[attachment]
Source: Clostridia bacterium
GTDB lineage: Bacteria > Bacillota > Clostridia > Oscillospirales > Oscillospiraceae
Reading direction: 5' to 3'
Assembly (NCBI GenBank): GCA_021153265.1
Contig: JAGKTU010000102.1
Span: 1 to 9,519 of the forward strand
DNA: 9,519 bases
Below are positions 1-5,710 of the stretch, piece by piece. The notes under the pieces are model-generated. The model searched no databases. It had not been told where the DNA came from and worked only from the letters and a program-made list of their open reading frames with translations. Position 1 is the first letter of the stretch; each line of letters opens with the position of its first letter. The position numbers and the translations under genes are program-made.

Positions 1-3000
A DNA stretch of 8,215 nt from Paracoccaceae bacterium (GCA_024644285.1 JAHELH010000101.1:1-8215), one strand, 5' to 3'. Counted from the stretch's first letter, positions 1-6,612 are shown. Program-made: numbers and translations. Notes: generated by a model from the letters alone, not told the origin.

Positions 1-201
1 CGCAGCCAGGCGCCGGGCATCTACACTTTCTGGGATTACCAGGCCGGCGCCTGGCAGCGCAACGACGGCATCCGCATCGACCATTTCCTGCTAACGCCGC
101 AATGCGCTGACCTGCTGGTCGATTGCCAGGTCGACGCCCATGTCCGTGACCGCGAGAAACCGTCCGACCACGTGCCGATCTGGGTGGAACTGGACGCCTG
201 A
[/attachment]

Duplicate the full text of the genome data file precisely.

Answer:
Source: Clostridia bacterium
GTDB lineage: Bacteria > Bacillota > Clostridia > Oscillospirales > Oscillospiraceae
Reading direction: 5' to 3'
Assembly (NCBI GenBank): GCA_021153265.1
Contig: JAGKTU010000102.1
Span: 1 to 9,519 of the forward strand
DNA: 9,519 bases
Below are positions 1-5,710 of the stretch, piece by piece. The notes under the pieces are model-generated. The model searched no databases. It had not been told where the DNA came from and worked only from the letters and a program-made list of their open reading frames with translations. Position 1 is the first letter of the stretch; each line of letters opens with the position of its first letter. The position numbers and the translations under genes are program-made.

Positions 1-3000
A DNA stretch of 8,215 nt from Paracoccaceae bacterium (GCA_024644285.1 JAHELH010000101.1:1-8215), one strand, 5' to 3'. Counted from the stretch's first letter, positions 1-6,612 are shown. Program-made: numbers and translations. Notes: generated by a model from the letters alone, not told the origin.

Positions 1-201
1 CGCAGCCAGGCGCCGGGCATCTACACTTTCTGGGATTACCAGGCCGGCGCCTGGCAGCGCAACGACGGCATCCGCATCGACCATTTCCTGCTAACGCCGC
101 AATGCGCTGACCTGCTGGTCGATTGCCAGGTCGACGCCCATGTCCGTGACCGCGAGAAACCGTCCGACCACGTGCCGATCTGGGTGGAACTGGACGCCTG
201 A